MDO: And are there any devices or components or materials that would be in greater demand if there’s an increase in kidney care?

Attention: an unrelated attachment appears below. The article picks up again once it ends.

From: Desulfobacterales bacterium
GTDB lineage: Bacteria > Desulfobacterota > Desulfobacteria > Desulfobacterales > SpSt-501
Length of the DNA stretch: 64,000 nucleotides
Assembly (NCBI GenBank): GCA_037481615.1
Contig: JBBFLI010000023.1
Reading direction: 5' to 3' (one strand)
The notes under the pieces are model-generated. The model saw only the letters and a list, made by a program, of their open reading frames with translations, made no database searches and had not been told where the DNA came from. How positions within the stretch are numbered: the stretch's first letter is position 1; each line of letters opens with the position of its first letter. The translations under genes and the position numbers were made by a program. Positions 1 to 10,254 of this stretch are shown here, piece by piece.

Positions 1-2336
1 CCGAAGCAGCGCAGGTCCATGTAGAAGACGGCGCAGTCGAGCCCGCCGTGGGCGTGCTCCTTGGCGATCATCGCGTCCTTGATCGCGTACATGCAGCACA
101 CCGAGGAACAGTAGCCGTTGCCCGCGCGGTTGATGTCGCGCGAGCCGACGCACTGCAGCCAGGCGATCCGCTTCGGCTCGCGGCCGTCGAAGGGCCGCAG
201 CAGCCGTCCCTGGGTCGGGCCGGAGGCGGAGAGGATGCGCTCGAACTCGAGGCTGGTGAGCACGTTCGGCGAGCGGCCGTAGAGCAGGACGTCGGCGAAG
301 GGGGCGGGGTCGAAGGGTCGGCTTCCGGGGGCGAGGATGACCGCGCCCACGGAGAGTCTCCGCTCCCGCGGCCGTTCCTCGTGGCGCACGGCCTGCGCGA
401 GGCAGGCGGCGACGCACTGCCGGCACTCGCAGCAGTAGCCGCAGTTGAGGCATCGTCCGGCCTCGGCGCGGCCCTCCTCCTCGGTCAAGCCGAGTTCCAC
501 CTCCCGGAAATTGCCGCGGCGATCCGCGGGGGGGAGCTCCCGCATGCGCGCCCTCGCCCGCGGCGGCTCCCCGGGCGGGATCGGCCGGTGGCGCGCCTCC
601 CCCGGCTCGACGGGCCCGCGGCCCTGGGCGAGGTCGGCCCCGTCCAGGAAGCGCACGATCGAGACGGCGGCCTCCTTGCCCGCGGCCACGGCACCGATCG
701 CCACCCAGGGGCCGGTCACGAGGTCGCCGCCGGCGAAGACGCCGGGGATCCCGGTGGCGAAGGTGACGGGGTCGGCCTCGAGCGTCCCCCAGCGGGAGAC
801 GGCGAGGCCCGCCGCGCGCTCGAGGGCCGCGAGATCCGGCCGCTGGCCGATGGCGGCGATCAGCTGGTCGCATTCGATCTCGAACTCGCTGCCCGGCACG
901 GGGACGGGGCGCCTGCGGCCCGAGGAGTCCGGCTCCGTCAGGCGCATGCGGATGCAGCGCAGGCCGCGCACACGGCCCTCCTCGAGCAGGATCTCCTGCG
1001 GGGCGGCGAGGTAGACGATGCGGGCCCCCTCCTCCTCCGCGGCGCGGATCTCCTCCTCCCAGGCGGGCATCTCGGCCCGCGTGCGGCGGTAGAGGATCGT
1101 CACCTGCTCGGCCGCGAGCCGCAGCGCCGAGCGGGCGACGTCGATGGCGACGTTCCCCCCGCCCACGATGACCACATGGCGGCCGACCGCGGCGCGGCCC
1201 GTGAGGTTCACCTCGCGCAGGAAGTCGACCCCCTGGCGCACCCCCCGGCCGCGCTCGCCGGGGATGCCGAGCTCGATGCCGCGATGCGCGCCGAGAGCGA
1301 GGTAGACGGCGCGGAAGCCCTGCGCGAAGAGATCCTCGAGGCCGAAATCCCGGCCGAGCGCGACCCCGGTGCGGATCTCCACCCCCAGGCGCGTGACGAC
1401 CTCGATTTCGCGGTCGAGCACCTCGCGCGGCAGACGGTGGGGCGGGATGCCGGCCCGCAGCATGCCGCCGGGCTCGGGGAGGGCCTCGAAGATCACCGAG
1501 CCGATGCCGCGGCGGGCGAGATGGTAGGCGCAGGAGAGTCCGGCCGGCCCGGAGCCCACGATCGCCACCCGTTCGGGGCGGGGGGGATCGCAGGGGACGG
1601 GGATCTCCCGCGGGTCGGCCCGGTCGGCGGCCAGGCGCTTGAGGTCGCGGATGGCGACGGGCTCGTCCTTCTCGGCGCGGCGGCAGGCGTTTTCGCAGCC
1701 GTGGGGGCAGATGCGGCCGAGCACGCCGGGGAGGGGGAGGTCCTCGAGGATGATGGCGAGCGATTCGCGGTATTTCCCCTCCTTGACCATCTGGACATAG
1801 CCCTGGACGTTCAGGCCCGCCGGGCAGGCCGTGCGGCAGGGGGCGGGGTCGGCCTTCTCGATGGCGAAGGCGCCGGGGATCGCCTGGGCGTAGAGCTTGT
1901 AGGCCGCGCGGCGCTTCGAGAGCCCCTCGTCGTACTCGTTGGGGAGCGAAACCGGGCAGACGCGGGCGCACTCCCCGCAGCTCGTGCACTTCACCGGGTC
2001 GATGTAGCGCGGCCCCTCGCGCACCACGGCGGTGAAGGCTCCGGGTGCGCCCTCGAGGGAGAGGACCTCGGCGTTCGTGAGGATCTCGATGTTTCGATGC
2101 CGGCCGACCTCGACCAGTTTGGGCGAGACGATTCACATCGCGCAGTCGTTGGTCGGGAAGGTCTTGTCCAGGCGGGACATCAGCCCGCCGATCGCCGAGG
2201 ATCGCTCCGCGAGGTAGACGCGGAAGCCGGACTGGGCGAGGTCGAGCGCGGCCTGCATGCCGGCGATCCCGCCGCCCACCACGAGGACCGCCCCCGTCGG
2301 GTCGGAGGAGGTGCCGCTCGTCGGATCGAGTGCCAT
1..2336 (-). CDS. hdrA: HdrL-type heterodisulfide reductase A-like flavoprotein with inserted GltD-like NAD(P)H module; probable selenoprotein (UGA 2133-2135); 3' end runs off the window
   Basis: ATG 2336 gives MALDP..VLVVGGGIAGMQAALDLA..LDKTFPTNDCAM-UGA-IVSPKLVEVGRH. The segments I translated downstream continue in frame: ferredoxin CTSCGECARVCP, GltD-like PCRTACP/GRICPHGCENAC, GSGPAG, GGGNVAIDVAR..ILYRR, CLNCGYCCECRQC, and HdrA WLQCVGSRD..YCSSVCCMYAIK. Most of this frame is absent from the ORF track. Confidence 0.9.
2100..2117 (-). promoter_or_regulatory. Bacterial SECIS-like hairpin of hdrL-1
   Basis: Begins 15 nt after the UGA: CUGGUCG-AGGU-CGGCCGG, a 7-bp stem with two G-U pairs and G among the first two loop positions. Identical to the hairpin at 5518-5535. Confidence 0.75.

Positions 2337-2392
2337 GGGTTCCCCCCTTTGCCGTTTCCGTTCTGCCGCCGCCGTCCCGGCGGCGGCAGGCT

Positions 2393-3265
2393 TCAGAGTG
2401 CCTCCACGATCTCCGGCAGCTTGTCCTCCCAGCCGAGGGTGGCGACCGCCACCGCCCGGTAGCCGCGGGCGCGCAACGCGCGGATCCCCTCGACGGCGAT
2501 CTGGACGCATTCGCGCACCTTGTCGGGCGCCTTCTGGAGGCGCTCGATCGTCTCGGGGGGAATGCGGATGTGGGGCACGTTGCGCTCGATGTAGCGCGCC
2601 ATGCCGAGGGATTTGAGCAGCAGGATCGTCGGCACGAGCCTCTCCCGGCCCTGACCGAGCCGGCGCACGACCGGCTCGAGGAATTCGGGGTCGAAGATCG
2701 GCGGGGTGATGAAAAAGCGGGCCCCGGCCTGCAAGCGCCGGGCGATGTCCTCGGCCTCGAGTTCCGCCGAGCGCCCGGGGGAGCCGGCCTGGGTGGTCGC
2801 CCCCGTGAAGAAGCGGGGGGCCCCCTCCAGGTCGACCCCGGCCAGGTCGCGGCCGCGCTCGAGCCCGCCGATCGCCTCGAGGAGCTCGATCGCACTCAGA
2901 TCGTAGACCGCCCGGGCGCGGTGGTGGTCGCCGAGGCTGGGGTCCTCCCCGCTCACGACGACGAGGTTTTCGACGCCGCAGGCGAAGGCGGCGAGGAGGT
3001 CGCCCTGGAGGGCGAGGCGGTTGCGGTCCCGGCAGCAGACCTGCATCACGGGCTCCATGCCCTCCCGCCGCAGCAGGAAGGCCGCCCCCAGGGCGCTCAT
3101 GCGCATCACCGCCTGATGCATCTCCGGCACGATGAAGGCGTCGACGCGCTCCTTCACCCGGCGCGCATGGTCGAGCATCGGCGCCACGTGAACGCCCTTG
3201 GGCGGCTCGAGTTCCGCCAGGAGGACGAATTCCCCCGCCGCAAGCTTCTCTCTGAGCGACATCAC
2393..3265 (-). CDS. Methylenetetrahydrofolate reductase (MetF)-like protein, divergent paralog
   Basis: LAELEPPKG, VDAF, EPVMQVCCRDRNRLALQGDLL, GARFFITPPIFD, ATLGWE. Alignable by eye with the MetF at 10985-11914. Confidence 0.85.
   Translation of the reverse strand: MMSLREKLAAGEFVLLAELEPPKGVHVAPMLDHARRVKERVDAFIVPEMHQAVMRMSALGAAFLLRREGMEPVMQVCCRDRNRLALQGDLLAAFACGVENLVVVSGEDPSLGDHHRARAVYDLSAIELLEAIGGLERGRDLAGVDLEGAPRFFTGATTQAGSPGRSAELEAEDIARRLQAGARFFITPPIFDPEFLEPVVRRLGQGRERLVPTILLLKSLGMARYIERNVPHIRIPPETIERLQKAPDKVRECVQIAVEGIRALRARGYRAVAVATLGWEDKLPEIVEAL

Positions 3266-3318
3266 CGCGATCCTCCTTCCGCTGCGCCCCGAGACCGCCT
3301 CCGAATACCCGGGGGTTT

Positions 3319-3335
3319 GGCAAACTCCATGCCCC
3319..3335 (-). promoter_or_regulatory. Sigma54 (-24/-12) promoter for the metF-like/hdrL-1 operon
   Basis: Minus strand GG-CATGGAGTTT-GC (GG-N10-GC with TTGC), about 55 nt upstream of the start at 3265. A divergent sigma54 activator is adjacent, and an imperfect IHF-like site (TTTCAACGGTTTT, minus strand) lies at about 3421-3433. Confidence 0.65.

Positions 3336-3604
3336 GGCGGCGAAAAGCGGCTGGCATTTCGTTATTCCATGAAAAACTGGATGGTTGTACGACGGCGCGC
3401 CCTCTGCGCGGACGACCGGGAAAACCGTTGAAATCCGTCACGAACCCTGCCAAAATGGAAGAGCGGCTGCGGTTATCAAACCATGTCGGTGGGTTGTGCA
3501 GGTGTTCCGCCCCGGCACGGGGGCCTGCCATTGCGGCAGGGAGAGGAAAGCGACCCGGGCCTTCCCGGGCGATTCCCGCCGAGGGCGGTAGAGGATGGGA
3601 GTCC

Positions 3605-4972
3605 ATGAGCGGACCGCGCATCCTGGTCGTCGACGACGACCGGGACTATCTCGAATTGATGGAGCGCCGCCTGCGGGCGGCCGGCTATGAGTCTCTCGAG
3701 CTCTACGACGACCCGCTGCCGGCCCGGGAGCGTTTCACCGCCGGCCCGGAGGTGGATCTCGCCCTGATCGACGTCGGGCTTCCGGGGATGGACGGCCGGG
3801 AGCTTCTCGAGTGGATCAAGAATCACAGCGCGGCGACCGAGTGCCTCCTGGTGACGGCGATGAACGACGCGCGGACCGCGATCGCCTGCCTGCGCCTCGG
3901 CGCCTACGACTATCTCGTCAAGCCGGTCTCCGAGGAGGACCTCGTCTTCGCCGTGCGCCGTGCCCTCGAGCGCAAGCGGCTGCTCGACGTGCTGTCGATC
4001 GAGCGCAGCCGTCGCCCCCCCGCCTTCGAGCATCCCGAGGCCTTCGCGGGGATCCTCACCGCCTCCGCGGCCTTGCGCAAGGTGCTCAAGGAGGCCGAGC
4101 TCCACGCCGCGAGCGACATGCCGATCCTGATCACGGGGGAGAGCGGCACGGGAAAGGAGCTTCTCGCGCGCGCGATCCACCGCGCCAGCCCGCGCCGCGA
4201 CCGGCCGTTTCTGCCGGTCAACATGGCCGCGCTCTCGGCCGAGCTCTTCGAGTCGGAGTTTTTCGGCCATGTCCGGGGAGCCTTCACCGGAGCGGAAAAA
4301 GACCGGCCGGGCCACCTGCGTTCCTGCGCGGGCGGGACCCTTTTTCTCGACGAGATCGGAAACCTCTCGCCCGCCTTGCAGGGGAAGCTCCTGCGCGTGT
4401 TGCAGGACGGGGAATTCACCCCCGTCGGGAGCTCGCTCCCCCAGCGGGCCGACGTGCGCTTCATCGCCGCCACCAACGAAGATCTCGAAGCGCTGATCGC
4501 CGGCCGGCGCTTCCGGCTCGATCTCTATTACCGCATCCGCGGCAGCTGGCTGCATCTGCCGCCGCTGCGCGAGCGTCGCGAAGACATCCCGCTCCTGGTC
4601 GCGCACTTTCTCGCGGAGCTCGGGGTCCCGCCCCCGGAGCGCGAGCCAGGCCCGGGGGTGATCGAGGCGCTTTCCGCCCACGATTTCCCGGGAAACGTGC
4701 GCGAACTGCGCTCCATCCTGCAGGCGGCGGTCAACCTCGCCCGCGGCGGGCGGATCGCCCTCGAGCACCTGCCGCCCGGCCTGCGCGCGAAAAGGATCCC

Kossmann: The materials that we tend to use are not rare or unique. To my knowledge, we don’t do anything with rare earth elements. The flip side is that we like everyone else work in a global supply chain and we are a global company. We manufacture in North America, we manufacture in eight locations, but we have about 40 locations total across the globe where we do manufacturing. There have been points in time where actually relatively common materials were somewhat difficult to get, but it was not because the raw material didn’t exist, it’s because that company had actually its logistics troubles delivering to us. From our previous disaster planning and disaster preparedness activities — for example, the H1N1 influenza outbreak and Ebola in the U.S. — we took very hard look at how we do things both on the manufacturing side and on the clinical side. We also said, “What happens if we can’t get material for a period of time?” And we do have inventory reserves, both of some raw materials and some of certain finished products. “What happens if we’re not able to manufacture?” We think very deliberately about that. And then of course there’s management of that inventory. You can’t sit it there and 10 years later expect the same stuff you put on a shelf to be ready to use. That also requires us to have a process by which we’re rotating that in, being careful to stay on top of it. And I think other manufacturers need to be thinking about that as well.